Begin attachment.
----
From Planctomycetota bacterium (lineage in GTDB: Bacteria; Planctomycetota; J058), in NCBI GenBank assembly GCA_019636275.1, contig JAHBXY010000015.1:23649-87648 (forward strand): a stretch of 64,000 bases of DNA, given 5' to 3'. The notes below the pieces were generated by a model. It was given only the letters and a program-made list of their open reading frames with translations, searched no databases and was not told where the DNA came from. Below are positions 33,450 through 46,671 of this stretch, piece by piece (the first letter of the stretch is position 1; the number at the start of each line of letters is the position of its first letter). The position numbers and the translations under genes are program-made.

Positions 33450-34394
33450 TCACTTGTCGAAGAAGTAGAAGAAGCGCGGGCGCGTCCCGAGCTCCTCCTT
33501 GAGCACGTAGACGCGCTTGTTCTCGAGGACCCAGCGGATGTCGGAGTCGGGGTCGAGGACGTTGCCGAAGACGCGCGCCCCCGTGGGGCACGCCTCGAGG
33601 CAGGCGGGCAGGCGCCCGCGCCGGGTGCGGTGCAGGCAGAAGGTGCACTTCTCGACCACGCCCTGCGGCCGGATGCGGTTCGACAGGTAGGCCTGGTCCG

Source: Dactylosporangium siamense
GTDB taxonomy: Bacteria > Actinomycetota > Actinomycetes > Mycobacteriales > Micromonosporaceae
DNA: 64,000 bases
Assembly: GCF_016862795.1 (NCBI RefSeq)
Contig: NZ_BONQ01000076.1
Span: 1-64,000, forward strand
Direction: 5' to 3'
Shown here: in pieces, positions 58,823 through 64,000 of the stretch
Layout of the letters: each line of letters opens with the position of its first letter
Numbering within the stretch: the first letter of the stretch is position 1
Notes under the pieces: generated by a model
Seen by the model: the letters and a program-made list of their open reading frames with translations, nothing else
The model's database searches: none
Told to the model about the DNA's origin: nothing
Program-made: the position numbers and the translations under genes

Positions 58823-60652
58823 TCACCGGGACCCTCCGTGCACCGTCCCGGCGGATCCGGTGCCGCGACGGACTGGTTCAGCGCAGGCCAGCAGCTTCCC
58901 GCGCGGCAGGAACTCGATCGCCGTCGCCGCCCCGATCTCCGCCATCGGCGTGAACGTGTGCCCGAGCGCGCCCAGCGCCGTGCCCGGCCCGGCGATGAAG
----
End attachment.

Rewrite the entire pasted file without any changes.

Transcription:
From Planctomycetota bacterium (lineage in GTDB: Bacteria; Planctomycetota; J058), in NCBI GenBank assembly GCA_019636275.1, contig JAHBXY010000015.1:23649-87648 (forward strand): a stretch of 64,000 bases of DNA, given 5' to 3'. The notes below the pieces were generated by a model. It was given only the letters and a program-made list of their open reading frames with translations, searched no databases and was not told where the DNA came from. Below are positions 33,450 through 46,671 of this stretch, piece by piece (the first letter of the stretch is position 1; the number at the start of each line of letters is the position of its first letter). The position numbers and the translations under genes are program-made.

Positions 33450-34394
33450 TCACTTGTCGAAGAAGTAGAAGAAGCGCGGGCGCGTCCCGAGCTCCTCCTT
33501 GAGCACGTAGACGCGCTTGTTCTCGAGGACCCAGCGGATGTCGGAGTCGGGGTCGAGGACGTTGCCGAAGACGCGCGCCCCCGTGGGGCACGCCTCGAGG
33601 CAGGCGGGCAGGCGCCCGCGCCGGGTGCGGTGCAGGCAGAAGGTGCACTTCTCGACCACGCCCTGCGGCCGGATGCGGTTCGACAGGTAGGCCTGGTCCG

Source: Dactylosporangium siamense
GTDB taxonomy: Bacteria > Actinomycetota > Actinomycetes > Mycobacteriales > Micromonosporaceae
DNA: 64,000 bases
Assembly: GCF_016862795.1 (NCBI RefSeq)
Contig: NZ_BONQ01000076.1
Span: 1-64,000, forward strand
Direction: 5' to 3'
Shown here: in pieces, positions 58,823 through 64,000 of the stretch
Layout of the letters: each line of letters opens with the position of its first letter
Numbering within the stretch: the first letter of the stretch is position 1
Notes under the pieces: generated by a model
Seen by the model: the letters and a program-made list of their open reading frames with translations, nothing else
The model's database searches: none
Told to the model about the DNA's origin: nothing
Program-made: the position numbers and the translations under genes

Positions 58823-60652
58823 TCACCGGGACCCTCCGTGCACCGTCCCGGCGGATCCGGTGCCGCGACGGACTGGTTCAGCGCAGGCCAGCAGCTTCCC
58901 GCGCGGCAGGAACTCGATCGCCGTCGCCGCCCCGATCTCCGCCATCGGCGTGAACGTGTGCCCGAGCGCGCCCAGCGCCGTGCCCGGCCCGGCGATGAAG